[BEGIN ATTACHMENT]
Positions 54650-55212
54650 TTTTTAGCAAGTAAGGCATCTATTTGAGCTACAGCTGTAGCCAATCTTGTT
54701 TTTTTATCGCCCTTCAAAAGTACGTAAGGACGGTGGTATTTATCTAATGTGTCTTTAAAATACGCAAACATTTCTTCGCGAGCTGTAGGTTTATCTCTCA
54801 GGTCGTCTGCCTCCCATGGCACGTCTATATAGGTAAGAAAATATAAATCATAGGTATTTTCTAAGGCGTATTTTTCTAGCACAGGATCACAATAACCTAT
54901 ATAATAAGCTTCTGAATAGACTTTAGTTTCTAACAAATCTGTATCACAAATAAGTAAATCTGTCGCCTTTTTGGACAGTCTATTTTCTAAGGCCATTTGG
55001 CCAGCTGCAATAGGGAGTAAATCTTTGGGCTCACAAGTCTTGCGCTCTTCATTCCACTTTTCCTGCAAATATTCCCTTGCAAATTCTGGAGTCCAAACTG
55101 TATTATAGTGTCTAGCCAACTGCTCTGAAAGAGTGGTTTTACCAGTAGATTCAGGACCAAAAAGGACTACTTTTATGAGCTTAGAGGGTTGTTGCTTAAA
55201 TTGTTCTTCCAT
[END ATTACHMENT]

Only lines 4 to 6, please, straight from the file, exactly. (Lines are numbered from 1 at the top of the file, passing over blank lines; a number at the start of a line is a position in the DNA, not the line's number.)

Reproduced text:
54801 GGTCGTCTGCCTCCCATGGCACGTCTATATAGGTAAGAAAATATAAATCATAGGTATTTTCTAAGGCGTATTTTTCTAGCACAGGATCACAATAACCTAT
54901 ATAATAAGCTTCTGAATAGACTTTAGTTTCTAACAAATCTGTATCACAAATAAGTAAATCTGTCGCCTTTTTGGACAGTCTATTTTCTAAGGCCATTTGG
55001 CCAGCTGCAATAGGGAGTAAATCTTTGGGCTCACAAGTCTTGCGCTCTTCATTCCACTTTTCCTGCAAATATTCCCTTGCAAATTCTGGAGTCCAAACTG